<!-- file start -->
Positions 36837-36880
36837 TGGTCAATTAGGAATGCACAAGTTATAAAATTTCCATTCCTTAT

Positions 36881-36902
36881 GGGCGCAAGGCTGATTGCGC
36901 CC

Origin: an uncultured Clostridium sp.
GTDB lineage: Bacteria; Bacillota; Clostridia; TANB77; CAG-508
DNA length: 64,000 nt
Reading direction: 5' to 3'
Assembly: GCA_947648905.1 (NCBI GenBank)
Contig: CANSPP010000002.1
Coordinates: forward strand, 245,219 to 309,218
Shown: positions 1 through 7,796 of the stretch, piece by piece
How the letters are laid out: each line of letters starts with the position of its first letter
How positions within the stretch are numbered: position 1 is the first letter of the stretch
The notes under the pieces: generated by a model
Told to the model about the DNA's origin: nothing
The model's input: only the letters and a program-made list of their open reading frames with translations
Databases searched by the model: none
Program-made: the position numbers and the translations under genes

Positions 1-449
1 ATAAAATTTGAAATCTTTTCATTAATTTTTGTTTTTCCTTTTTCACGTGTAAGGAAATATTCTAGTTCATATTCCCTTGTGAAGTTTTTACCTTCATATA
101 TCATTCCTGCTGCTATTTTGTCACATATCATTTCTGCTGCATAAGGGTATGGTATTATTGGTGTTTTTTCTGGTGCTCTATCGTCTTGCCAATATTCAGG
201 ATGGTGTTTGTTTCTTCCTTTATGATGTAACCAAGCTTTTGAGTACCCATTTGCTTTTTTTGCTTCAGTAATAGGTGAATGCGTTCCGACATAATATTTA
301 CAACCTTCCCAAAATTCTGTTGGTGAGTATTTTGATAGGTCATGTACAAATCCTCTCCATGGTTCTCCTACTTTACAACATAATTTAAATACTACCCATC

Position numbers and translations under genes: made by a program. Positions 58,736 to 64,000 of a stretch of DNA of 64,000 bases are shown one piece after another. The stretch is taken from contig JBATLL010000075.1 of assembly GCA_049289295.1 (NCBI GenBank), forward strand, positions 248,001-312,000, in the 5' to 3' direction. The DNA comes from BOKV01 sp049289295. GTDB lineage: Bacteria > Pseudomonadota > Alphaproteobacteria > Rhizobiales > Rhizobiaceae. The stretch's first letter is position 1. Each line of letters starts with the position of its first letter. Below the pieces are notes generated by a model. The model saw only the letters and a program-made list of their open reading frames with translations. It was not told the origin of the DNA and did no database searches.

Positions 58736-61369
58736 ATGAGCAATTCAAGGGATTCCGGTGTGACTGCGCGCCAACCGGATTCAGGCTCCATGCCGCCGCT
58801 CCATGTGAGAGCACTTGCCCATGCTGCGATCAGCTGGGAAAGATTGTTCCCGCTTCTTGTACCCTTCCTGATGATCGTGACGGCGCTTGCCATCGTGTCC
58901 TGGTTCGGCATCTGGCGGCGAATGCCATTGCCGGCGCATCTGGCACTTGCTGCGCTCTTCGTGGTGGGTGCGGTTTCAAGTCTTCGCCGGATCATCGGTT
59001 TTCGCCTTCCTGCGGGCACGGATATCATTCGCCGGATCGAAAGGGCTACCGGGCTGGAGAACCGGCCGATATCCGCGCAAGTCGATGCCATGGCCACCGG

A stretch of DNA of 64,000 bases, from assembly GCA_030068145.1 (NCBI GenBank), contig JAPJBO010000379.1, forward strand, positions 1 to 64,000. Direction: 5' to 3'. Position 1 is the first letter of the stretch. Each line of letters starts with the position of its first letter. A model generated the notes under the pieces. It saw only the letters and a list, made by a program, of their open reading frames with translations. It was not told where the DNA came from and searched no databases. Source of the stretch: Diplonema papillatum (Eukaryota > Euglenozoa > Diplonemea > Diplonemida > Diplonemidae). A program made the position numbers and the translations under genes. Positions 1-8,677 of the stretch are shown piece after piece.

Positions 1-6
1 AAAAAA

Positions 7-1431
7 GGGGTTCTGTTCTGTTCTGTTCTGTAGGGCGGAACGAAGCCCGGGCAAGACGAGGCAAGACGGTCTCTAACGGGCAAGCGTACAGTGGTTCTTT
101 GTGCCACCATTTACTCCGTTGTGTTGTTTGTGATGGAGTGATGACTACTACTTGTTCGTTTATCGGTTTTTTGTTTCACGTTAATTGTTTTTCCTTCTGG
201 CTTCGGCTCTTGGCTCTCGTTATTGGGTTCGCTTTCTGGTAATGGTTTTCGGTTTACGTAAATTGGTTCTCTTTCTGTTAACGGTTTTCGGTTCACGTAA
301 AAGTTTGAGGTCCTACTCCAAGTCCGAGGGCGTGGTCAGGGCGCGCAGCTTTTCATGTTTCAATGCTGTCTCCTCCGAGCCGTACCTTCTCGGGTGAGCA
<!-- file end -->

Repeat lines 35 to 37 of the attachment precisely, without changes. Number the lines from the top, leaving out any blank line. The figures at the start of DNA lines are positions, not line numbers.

Positions 7-1431
7 GGGGTTCTGTTCTGTTCTGTTCTGTAGGGCGGAACGAAGCCCGGGCAAGACGAGGCAAGACGGTCTCTAACGGGCAAGCGTACAGTGGTTCTTT
101 GTGCCACCATTTACTCCGTTGTGTTGTTTGTGATGGAGTGATGACTACTACTTGTTCGTTTATCGGTTTTTTGTTTCACGTTAATTGTTTTTCCTTCTGG